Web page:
Personality stability and change: A meta-analysis of longitudinal studies

Psychol Bull. 2022 Jul-Aug;148(7-8):588-619. doi: 10.1037/bul0000365. Epub 2022 Jul 14.


Past research syntheses provided evidence that personality traits are both stable and changeable throughout the life span. However, early meta-analytic estimates were constrained by a relatively small universe of longitudinal studies, many of which tracked personality traits in small samples over moderate time periods using measures that were only loosely related to contemporary trait models such as the Big Five. Since then, hundreds of new studies have emerged allowing for more precise estimates of personality trait stability and change across the life span. Here, we updated and extended previous research syntheses on personality trait development by synthesizing novel longitudinal data on rank-order stability (total k = 189, total N = 178,503) and mean-level change (total k = 276, N = 242,542) from studies published after January 1, 2005. Consistent with earlier meta-analytic findings, the rank-order stability of personality traits increased significantly throughout early life before reaching a plateau in young adulthood. These increases in stability coincide with mean-level changes in the direction of greater maturity. In contrast to previous findings, we found little evidence for increasing rank-order stabilities after Age 25. Moreover, cumulative mean-level trait changes across the life span were slightly smaller than previously estimated. Emotional stability, however, increased consistently and more substantially across the life span than previously found. Moderator analyses indicated that narrow facet-level and maladaptive trait measures were less stable than broader domain and adaptive trait measures. Overall, the present findings draw a more precise picture of the life span development of personality traits and highlight important gaps in the personality development literature. (PsycInfo Database Record (c) 2023 APA, all rights reserved).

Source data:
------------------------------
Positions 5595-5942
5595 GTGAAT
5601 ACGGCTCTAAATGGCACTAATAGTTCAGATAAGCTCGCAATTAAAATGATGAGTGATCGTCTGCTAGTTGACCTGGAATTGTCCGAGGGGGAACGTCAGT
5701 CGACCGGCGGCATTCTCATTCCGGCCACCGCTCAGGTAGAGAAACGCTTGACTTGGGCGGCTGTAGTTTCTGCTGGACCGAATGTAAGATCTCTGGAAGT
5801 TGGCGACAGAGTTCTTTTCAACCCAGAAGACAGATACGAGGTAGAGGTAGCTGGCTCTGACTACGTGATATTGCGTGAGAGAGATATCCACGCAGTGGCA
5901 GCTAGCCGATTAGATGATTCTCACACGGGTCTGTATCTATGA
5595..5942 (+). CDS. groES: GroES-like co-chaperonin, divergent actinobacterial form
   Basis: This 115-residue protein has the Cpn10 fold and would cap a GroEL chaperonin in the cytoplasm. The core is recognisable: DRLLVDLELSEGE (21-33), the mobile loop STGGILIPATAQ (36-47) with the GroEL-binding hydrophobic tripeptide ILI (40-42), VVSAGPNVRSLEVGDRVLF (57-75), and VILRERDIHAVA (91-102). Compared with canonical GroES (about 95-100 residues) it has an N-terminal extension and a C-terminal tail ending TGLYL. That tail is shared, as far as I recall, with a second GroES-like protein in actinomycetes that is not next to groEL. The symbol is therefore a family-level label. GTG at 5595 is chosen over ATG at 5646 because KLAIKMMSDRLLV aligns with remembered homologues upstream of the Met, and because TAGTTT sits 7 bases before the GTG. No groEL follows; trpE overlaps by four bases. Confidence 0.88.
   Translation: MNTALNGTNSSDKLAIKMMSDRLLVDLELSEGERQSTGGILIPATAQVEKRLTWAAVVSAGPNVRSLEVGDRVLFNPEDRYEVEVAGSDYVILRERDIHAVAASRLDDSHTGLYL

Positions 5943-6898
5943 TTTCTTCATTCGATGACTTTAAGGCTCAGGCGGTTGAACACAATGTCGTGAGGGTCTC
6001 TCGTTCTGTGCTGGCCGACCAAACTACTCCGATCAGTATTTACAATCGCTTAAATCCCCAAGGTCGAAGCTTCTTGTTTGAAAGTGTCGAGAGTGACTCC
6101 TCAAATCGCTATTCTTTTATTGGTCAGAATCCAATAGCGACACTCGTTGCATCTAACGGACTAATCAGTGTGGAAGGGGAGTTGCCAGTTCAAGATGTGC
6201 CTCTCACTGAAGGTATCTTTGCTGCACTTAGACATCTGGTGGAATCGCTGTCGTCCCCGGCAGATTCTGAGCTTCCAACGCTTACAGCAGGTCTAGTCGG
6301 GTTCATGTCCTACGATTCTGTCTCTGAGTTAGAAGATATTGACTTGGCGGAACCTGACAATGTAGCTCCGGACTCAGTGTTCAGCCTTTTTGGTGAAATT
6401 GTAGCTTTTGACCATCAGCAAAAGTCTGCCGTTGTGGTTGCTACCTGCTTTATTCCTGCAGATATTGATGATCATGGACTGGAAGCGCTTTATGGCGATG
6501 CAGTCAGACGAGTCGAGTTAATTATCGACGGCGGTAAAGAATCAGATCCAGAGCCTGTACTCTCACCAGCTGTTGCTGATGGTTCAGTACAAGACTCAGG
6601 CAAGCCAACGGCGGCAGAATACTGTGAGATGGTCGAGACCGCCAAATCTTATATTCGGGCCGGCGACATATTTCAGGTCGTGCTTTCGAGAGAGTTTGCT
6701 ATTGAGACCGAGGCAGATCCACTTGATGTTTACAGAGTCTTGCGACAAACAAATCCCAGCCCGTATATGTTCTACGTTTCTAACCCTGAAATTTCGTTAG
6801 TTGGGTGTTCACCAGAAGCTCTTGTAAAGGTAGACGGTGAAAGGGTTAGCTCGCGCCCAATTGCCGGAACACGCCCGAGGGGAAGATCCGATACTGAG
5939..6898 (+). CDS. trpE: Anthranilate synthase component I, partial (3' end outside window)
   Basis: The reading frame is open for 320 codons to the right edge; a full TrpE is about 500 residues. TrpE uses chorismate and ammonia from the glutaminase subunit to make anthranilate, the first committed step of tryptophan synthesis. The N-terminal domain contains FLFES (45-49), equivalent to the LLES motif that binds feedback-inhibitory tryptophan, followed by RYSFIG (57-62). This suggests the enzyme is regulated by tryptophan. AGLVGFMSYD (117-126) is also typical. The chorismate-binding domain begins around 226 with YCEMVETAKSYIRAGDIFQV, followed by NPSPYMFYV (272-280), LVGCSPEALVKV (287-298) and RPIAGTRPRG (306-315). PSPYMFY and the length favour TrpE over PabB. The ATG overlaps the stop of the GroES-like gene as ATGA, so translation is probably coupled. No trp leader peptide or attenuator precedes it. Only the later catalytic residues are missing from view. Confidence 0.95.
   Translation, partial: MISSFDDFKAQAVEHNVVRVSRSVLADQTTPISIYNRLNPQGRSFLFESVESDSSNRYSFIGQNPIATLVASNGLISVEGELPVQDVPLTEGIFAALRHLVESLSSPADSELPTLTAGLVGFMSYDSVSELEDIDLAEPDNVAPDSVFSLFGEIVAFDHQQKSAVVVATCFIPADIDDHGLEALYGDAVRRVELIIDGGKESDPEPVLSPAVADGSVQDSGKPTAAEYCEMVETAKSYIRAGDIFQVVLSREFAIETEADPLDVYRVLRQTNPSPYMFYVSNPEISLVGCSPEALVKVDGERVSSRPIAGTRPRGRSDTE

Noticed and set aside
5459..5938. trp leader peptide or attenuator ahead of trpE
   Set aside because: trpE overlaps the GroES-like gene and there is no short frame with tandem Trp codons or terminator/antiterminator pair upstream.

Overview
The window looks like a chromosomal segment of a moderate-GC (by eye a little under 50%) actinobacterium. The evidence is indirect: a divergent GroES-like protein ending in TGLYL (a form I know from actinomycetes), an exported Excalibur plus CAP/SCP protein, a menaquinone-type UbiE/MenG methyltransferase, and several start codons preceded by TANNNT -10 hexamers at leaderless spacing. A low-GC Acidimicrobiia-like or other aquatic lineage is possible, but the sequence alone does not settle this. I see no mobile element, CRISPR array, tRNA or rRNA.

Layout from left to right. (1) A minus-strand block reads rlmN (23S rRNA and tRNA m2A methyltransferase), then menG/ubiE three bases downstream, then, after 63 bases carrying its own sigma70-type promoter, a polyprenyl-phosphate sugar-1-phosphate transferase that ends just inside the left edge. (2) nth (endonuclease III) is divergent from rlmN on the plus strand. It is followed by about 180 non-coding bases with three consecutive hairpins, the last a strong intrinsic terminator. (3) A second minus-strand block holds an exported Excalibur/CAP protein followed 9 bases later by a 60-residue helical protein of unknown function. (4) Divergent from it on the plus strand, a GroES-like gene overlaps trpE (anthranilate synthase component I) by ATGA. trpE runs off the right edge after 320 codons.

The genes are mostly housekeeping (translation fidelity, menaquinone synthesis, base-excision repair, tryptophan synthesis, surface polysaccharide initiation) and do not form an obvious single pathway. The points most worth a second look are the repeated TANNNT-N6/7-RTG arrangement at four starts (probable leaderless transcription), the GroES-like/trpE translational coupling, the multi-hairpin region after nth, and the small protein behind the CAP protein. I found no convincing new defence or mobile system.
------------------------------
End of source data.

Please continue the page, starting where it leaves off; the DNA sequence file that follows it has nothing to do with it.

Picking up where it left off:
Publication types

  • Meta-Analysis

MeSH terms

  • Adult
  • Emotions
  • Humans
  • Longitudinal Studies
  • Personality Development
  • Personality Disorders*
  • Personality*
  • Young Adult